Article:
What role would South Africa play in the coming years to further boost intra-BRICS cooperation?
The core of the BRICS agenda is to enhance intra-cooperation amongst its members. Every Summit Declaration has an Action Plan, which is the most transparent work programme of any such forum and where the existing tracks of cooperation are highlighted, as well as new areas identified for exploration. Every Summit chair also publishes the outcome documents after sectoral meetings on its website.
South Africa will continue to play its part by organising the government to cooperate in all the working groups agreed to at BRICS Summits, in order to respond to its national, regional and global developmental agenda and to ensure synergy of such engagements to the extent possible.
We have contributed in the past to creating the track 2 structures, notably the BRICS Business Council and BRICS Think Tanks Council, which were Summit deliverables in 2013 and we strongly advocated for and supported the inclusion of track 3 and civil society structures in BRICS architecture. South Africa has and continues to play an important role through the enhancement of, as well as functioning of, the numerous BRICS structures and sectoral areas of cooperation.
Our pro-active contributions in respect of the forum’s institution building is appreciated by the partners. We will continue to see together with our partners how to strengthen this partnership in support of our domestic socio-economic priorities, so that we can demonstrate tangible deliverables to the peoples of BRICS, which constitute 43 per cent of the global population.
When would the African regional branch of the BRICS New Development Bank be operational and how do you think this would help SA and the continent?The BRICS New Development Bank African Regional Centre is expected to be operational in this quarter. I recently met with the President of the NDB, Mr Kamath, as a special envoy of the President to deliberate on final preparations in this regard and I can gladly share that all the preparations are at an advanced stage, and a formal announcement can be expected soon.
It is important to appreciate that the African Regional Centre is not just a “branch” of the NDB. It is a regional centre that is expected to carry out strategic projects for both South Africa and the continent.
The African Regional Centre will be initially responsible for project identification and preparation, but we will also, in consultation with our BRICS partners, respond to the various proposals received from the African leadership when they met the BRICS leadership in 2013 to discuss infrastructure cooperation. One of the core mandates of the ARC will be to mobilize resources for infrastructure and sustainable development projects in BRICS and other emerging economies and developing countries.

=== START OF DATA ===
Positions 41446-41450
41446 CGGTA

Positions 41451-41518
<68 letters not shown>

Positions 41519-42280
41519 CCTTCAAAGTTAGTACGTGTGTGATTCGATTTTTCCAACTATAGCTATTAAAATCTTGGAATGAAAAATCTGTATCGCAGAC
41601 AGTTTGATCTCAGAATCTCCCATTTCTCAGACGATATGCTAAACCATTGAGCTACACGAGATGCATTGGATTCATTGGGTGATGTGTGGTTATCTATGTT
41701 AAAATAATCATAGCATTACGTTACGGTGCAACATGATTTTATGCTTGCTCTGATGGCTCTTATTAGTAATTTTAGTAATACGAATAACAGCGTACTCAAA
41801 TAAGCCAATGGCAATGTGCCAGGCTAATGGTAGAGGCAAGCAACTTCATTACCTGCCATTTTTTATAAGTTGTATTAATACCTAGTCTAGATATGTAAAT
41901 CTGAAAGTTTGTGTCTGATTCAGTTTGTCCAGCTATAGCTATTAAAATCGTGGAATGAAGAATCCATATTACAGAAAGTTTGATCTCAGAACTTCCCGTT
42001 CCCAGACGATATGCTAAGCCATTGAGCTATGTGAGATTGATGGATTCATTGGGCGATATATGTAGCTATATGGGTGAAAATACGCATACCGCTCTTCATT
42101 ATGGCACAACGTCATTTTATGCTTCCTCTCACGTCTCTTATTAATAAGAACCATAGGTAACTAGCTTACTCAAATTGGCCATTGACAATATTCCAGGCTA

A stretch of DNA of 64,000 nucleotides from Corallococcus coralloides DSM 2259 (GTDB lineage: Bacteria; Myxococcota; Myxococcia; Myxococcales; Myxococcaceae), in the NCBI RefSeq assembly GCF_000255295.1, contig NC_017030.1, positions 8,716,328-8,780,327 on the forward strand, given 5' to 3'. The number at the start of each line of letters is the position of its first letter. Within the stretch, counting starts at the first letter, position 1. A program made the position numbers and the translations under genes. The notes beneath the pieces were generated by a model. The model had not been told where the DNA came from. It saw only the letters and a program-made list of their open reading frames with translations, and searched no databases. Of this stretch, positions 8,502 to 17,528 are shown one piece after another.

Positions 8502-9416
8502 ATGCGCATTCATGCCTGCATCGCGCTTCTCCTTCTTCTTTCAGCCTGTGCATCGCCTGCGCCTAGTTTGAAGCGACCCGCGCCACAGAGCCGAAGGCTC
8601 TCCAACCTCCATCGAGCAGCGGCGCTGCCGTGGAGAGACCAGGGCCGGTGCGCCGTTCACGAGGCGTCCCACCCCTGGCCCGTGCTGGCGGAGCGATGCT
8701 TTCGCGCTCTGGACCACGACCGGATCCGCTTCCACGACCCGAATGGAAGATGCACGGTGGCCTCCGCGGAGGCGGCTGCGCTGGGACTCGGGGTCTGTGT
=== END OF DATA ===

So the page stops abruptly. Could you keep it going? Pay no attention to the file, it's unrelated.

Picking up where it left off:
As you could imagine, the African continent is integral to this vision and mandate of the ARC. Through the ARC, the continent will benefit from funding of its infrastructure projects, and also from the idea that the African Regional Centre will ideally eventually serve as a Continental Centre of Excellence that specialises in capacity building and technical assistance.
The African Union has officially launched the AU passport. How would this work and what are the challenges?
The promised Pan-African passport was launched during the 27th Session of the AU Assembly of Heads of States in Kigali, Rwanda.
The launch of the passport was mostly symbolic, and member states were tasked to work out the logistics of producing these. Individual member-states will have to deal with the frequently asked questions with respect to, who is entitled to receive the African Passport.
Most critical to process of rolling-out the passport, is aligning the passport with national legislation so that there is harmony across member-states and that the usage of the passport is not in contravention of individual national laws and requirements.